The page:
Mel and I have another paper with co-authors in a forthcoming issue of the SETAC journal Integrated Environmental Assessment & Management. This one is on the use of Multi-criteria Decision Analysis (MCDA) for choosing between different test designs when performing fish full life cycle (FFLC) tests with potential endocrine active substances. FFLC tests are increasingly required in the ecotoxicological assessment of endocrine active substances. However, they have not been internationally standardized or validated, and it is currently unclear how such tests should best be designed to provide statistically sound and ecologically relevant results.
Using the logical framework of MCDA, a comparative evaluation of FFLC test endpoints for assessing endocrine-active substances was conducted. The analysis was performed by three workshop groups with expertise in environmental regulation, statistics, fish ecology and aquatic toxicity testing. Each workgroup focused on one of three species: fathead minnow (Pimephales promelas), Japanese medaka (Oryzias latipes) and zebrafish (Danio rerio).
Test endpoints (e.g. fecundity, growth, gonadal histopathology) were scored for each species for various desirable features such as statistical power and ecological relevance, with the importance of these features determined by assigning weights to them.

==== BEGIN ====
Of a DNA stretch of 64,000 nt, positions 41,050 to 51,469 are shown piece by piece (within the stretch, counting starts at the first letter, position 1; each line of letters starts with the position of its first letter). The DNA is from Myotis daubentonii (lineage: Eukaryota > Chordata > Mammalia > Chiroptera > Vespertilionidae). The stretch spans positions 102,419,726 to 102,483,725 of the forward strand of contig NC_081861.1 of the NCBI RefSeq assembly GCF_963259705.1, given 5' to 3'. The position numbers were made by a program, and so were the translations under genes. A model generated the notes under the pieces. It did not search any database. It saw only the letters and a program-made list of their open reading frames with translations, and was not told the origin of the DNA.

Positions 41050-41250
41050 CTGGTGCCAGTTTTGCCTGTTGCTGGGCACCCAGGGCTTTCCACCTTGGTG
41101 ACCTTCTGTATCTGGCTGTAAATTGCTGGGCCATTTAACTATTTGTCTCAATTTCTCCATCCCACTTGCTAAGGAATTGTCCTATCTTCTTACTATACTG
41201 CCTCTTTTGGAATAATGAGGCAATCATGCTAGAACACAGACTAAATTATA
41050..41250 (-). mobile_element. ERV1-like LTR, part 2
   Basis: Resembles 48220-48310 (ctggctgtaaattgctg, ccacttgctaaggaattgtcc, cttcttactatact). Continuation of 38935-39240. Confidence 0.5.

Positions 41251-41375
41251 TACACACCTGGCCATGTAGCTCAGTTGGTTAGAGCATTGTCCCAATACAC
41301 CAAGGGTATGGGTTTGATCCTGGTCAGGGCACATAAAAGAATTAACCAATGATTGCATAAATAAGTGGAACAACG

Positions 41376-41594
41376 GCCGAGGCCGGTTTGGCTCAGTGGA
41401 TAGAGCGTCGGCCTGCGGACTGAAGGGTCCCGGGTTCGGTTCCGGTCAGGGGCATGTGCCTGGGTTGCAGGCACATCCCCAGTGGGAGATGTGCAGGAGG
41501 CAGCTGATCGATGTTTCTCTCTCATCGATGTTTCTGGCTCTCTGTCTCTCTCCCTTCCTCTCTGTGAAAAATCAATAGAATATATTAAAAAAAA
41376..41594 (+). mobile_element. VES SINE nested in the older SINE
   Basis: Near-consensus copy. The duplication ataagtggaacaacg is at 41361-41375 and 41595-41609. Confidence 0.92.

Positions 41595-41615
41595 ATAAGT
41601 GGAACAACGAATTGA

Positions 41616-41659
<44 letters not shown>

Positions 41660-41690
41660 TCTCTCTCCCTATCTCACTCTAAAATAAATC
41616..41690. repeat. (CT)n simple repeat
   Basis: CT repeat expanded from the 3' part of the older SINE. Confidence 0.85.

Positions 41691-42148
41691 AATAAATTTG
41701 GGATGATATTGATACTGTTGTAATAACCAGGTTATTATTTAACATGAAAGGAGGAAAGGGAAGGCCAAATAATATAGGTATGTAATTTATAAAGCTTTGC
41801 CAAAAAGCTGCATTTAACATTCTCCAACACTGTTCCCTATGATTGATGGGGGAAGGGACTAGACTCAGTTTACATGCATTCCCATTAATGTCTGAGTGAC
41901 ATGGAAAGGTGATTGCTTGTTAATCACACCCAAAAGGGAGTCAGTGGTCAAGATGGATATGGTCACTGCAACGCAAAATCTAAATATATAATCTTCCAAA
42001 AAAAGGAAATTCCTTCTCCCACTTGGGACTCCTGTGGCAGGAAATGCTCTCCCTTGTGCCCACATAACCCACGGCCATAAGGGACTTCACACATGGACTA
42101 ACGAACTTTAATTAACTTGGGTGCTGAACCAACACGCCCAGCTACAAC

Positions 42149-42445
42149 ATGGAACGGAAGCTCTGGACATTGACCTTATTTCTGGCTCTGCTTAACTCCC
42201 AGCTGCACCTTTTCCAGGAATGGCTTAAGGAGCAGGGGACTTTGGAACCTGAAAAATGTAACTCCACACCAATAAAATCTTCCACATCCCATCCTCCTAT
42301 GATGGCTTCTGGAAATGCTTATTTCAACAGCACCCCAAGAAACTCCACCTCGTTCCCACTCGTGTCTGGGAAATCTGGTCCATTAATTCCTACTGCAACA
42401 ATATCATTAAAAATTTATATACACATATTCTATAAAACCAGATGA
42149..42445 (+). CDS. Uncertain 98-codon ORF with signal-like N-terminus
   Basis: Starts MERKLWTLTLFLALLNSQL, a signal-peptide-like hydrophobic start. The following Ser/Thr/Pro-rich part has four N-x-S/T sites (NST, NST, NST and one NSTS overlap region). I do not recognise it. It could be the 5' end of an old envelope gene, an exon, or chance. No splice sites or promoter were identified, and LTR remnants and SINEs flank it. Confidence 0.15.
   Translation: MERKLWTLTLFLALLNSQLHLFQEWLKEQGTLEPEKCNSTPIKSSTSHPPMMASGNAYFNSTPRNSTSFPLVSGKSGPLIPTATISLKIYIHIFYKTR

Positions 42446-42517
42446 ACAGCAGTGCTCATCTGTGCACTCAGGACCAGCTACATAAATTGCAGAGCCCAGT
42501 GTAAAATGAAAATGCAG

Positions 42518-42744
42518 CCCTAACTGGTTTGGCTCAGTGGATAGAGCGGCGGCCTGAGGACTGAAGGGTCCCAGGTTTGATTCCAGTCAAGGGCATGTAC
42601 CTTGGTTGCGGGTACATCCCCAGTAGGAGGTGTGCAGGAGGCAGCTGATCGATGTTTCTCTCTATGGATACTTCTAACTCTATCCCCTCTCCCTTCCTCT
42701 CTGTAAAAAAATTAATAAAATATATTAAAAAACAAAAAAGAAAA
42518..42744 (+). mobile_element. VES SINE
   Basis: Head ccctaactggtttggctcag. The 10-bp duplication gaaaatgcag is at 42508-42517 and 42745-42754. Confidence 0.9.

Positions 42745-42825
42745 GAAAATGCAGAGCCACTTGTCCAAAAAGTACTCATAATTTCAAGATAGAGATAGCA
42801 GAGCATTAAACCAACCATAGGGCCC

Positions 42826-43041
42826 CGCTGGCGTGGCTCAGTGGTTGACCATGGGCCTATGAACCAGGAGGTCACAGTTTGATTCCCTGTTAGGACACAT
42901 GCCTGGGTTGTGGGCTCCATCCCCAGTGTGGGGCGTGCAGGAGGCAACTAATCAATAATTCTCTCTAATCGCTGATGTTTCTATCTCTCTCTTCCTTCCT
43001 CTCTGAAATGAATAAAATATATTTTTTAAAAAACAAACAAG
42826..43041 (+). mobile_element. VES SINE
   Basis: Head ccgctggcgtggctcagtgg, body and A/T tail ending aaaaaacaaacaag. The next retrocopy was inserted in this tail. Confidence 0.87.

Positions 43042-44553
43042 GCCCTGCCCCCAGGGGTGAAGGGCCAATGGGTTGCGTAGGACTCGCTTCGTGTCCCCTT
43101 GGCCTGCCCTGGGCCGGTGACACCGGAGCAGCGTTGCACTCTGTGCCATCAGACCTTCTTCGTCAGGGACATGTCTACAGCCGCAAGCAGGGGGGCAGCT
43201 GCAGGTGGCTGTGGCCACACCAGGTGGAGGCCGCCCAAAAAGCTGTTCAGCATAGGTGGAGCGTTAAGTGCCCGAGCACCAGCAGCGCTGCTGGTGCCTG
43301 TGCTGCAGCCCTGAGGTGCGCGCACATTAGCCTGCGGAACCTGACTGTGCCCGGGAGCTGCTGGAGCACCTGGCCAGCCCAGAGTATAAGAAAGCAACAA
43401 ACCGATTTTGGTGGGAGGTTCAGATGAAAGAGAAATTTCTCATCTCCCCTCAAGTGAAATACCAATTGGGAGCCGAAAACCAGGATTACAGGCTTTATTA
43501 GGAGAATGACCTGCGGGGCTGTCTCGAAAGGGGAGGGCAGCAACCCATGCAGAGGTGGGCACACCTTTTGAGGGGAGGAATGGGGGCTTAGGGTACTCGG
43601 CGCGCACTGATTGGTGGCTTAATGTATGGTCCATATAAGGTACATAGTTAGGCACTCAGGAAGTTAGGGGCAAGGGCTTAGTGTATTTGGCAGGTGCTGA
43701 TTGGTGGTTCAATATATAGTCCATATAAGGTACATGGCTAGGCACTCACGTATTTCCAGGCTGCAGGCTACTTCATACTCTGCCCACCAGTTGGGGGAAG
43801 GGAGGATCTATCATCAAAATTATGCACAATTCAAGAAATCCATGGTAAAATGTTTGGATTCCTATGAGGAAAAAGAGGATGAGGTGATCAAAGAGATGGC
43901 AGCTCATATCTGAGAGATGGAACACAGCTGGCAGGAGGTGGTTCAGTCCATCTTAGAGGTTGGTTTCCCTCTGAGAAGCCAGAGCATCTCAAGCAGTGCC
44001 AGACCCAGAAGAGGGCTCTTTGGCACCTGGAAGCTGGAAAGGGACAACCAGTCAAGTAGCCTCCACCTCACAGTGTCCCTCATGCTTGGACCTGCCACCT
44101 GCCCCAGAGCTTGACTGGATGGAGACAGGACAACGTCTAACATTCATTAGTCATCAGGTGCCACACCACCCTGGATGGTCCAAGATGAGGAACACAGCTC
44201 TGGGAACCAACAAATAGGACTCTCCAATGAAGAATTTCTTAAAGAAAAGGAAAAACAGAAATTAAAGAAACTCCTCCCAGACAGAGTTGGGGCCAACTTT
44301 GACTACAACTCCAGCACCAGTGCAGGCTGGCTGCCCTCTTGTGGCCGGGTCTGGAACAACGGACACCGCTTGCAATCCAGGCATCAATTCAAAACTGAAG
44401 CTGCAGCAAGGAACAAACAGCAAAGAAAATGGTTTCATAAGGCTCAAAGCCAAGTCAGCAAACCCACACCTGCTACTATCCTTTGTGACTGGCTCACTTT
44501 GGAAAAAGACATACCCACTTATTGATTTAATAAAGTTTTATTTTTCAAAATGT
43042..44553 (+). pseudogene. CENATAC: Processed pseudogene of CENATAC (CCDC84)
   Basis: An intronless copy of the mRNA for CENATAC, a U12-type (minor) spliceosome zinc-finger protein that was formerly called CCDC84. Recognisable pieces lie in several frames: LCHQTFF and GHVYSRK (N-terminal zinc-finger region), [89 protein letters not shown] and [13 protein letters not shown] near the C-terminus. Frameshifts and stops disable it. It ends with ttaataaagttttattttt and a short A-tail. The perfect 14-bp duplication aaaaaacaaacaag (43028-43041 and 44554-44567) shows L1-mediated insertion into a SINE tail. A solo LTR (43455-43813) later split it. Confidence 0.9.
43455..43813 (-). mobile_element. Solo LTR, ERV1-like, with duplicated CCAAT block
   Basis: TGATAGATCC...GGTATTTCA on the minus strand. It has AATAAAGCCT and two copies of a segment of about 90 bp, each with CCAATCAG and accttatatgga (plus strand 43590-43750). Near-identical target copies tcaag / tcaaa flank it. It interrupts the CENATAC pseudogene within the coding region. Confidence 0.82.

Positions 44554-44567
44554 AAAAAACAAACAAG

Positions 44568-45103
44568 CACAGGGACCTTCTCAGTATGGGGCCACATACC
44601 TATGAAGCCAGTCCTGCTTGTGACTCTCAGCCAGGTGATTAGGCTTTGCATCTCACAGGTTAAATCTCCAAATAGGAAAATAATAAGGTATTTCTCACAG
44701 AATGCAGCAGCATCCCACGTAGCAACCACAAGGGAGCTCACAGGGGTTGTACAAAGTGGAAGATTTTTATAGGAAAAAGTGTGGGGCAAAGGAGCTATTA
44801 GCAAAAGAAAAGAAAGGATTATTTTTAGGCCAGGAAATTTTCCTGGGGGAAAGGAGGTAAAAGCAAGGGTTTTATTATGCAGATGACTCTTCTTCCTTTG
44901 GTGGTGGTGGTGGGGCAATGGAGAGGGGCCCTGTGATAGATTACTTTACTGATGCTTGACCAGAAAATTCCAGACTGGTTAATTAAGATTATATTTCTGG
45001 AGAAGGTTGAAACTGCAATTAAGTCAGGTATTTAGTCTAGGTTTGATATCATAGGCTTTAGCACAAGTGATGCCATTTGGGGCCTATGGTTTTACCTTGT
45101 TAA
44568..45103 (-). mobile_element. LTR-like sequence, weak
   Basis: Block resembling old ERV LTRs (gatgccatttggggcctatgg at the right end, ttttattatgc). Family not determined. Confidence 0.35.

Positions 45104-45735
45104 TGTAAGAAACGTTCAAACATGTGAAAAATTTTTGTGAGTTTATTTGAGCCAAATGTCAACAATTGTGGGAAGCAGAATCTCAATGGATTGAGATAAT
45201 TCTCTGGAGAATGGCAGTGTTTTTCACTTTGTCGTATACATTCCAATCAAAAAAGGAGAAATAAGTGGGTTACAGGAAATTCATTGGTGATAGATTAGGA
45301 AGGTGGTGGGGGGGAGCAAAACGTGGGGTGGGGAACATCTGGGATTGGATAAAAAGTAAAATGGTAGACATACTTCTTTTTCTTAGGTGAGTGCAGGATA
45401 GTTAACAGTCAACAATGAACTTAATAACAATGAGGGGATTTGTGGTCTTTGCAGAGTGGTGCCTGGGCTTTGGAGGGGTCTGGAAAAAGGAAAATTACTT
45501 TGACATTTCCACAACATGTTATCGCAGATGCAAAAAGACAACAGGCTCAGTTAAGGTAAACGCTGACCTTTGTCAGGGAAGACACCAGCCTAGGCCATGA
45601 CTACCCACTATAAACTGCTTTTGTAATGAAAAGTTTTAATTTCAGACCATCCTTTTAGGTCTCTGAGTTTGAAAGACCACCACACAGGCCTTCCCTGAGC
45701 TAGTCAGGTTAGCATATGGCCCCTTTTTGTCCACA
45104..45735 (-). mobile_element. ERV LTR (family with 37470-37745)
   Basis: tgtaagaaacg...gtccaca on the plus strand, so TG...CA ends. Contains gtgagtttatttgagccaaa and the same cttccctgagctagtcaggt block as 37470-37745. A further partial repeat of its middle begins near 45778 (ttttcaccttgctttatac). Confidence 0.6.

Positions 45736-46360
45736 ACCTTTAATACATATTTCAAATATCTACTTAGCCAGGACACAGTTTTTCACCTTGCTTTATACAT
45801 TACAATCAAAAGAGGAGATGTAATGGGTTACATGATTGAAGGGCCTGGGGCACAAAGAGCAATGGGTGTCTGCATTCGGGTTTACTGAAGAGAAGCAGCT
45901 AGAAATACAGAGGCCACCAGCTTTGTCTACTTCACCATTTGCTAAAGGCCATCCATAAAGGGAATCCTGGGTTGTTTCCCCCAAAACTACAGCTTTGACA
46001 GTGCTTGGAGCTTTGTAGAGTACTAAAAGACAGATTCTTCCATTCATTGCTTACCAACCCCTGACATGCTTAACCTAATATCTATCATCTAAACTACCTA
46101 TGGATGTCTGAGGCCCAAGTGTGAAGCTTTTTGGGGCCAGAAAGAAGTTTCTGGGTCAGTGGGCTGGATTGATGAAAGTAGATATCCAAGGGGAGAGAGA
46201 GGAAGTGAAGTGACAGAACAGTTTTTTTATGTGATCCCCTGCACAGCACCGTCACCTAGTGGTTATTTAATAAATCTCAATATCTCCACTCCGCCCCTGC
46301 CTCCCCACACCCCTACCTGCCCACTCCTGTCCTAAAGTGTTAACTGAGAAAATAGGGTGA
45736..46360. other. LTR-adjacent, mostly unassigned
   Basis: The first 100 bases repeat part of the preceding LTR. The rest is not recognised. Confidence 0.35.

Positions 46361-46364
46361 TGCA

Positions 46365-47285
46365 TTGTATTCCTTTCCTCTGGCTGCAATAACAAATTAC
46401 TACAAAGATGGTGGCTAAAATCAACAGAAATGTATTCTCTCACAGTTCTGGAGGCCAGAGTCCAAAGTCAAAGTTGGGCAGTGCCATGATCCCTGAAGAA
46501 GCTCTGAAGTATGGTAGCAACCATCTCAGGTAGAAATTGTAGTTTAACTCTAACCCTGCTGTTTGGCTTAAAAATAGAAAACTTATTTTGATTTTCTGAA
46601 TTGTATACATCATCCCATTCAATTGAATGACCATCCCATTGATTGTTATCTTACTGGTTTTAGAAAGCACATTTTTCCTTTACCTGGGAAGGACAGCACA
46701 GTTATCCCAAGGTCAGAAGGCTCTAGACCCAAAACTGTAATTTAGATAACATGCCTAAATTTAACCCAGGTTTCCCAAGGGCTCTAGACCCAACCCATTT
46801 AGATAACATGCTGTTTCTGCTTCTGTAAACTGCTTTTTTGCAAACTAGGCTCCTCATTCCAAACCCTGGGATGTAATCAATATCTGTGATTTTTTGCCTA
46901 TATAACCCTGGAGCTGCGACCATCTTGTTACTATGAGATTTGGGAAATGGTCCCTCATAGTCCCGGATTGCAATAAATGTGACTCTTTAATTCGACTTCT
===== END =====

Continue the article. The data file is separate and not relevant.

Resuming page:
The endpoint F1 fertilization success consistently emerged as a preferred option for all species. In addition, some endpoints scored highly in specific species, such as development of secondary sexual characteristics (fathead minnow) and sex ratio (zebrafish). Other endpoints such as hatching success ranked relatively highly and should be considered as useful endpoints to measure in tests with any of the fish species.
MCDA also indicated relatively less preferred endpoints in fish life cycle tests. For example, intensive histopathology consistently ranked low, as did measurement of diagnostic biomarkers, such as vitellogenin, most likely due to the high costs of these methods and their limited ecological relevance.
Life cycle tests typically do not focus on identifying toxic modes/mechanisms of action, but rather, single chemical concentration-response relationships for endpoints (e.g. survival, growth, reproduction) that can be translated into evaluation of risk. It is therefore likely to be an inefficient use of limited resources to measure these mechanism-specific endpoints in life cycle tests, unless the value of such endpoints for answering particular questions justifies their integration in specific case studies.